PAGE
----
REVIEW: Celebrating Sundays at The Milestone Hotel
If early check-out times always grind your gears, then allow The Milestone to make your day - all of it
If there’s one major drawback to any hotel stay, no matter if it’s a business trip in the city or a bucolic countryside stay with the family, it’s the all-too-often frighteningly early checkout times. It is of course understandable that any in-demand establishment would want to shunt the guests from their chambers in order to tidy up and make space for the next set of patrons, but this knowledge does little to mask the fact that rising at 9am to wolf down a breakfast before finding yourself standing on a street corner an hour later with 10 hours to go until your flight home can really put a dampener on the end of an otherwise memorable trip.
At the same time, few - if any - hotels across the world have used the unprecedented social and financial landscape afforded by the Covid-19 pandemic to rethink this system, such as using the opportunity posed by ebbing foot traffic to enact a scheme in which guests can remain checked into their rooms for the entire day following an overnight stay. But down in glamorous Kensington, The Milestone Hotel is blazing a trail that others are sure to follow.
The Milestone, operated by the Red Carnation Hotels Group, this summer introduced the so-called Celebrate Sundays package, allowing patrons who check in on Sunday to occupy their selected quarters until 5pm the following day, in an attempt to ease them back into the work week in style. The package includes early check-in allowing a full day to explore the city, a lavish Sunday afternoon tea for two (with champagne if you so please), a full English breakfast in the morning and - most importantly - the option to WFH (‘work from hotel’) on the Monday with a late checkout and free tea and coffee throughout the day. And so, with a laptop under my arm and a spring in my step, I headed to the hotel to see how this intriguing scheme worked.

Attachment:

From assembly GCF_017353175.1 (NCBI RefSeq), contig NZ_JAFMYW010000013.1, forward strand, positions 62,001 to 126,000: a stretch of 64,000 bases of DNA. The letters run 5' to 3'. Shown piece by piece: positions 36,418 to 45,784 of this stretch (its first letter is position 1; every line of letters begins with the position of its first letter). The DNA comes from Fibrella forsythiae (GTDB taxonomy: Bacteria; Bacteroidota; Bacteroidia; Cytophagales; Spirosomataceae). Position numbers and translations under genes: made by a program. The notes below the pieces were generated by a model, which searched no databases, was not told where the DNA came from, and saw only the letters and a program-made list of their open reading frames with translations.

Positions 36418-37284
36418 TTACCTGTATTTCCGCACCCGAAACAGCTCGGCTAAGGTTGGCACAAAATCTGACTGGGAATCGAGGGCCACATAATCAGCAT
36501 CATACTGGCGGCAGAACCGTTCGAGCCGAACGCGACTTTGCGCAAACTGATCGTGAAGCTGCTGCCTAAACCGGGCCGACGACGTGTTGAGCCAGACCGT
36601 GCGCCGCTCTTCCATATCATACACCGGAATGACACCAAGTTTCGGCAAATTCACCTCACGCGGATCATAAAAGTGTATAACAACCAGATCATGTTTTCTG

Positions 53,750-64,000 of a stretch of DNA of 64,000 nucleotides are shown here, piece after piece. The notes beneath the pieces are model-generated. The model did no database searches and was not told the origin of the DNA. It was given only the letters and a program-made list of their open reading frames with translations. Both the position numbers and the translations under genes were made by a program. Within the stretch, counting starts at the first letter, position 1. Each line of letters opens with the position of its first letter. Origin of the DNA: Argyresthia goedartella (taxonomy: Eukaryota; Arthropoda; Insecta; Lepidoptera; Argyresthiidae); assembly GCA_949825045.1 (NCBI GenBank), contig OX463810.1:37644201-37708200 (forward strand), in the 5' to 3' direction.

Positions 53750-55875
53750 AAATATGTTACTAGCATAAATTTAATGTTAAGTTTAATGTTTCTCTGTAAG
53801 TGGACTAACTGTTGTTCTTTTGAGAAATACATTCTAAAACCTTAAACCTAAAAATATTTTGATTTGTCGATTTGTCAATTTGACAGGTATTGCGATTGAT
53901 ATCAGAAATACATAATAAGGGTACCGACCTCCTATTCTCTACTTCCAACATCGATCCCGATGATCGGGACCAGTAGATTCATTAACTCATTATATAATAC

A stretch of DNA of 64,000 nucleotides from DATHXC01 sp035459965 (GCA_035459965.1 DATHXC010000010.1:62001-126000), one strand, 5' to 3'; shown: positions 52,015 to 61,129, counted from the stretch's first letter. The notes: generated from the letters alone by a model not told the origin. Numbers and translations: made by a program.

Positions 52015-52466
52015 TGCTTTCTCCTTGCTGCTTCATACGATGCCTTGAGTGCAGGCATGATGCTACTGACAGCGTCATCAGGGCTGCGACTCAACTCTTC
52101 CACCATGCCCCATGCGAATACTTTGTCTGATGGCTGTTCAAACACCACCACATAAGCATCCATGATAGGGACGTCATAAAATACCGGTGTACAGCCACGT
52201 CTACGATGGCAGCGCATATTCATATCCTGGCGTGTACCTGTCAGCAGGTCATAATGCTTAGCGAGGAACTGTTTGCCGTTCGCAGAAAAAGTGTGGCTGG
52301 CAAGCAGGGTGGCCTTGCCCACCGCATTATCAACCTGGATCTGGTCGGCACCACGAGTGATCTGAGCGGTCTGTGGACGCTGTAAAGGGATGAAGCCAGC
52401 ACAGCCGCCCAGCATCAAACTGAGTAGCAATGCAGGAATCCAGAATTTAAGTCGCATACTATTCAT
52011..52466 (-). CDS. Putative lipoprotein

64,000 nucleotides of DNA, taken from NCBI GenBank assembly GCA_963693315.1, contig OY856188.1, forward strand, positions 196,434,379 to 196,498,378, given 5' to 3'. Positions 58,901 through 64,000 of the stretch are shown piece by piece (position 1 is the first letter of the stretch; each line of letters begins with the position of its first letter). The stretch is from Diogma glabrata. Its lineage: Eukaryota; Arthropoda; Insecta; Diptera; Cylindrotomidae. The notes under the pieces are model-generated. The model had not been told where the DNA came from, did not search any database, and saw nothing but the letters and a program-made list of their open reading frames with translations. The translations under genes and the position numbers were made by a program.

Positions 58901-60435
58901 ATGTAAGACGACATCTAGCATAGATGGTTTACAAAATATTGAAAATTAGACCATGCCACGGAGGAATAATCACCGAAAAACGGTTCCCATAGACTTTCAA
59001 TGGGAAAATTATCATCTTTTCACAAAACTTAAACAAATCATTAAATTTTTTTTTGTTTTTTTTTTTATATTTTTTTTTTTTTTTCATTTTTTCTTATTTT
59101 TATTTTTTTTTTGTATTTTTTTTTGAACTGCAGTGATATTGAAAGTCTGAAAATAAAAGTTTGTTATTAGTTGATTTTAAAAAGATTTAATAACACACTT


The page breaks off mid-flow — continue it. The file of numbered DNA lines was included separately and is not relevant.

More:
The Milestone is, quite simply, a thrilling, charming timewarp. Upon entering its lobby, bedecked in rich mahogany and deep green carpets, guests are in effect transported back to the 1920s - decade of the now Grade II listed establishment’s opening. Atmospheric lamplight permeates every corner of the space and the staff shuffle back and forth with purpose and diligence, the men kitted out in either bowties or top hats and tails.
Aware I had turned up early to make the most of my first day at the hotel, the reception staff breezed through check-in and ushered me up to my room, the identity of which I had been eager to finally discover; each suite and studio at the Milestone has a distinct theme wildly different to the others, which not only adds a somewhat thrilling element of chance to proceedings, but also negates the possibility of the dreaded sterile monotony that so many cut-and-paste hotels fall into. These spacious rooms, by contrast, are filled with curated artworks and decorative flourishes which represent the suites’ namesakes, be it the sleek Art Deco of the The Noel Coward Suite, the black and chrome of the Emile-Jacques Ruhlmann Suite or the plush regal greens of the Hermes Suite. As the Red Carnation Group website puts it: “Every room is a masterpiece”.
I was shown to one of the hotel’s more niche offerings; the Erté Studio, named for the alias of Russian-French artist Romain de Tirtoff. We opened the door to the sight of gigantic bay windows overlooking Kensington Gardens and the palace beyond, before pivoting on the gorgeously angular black-and-white carpet to face a wall of fabulous sketches by the artist, replete with twisted torsos and meandering outlines.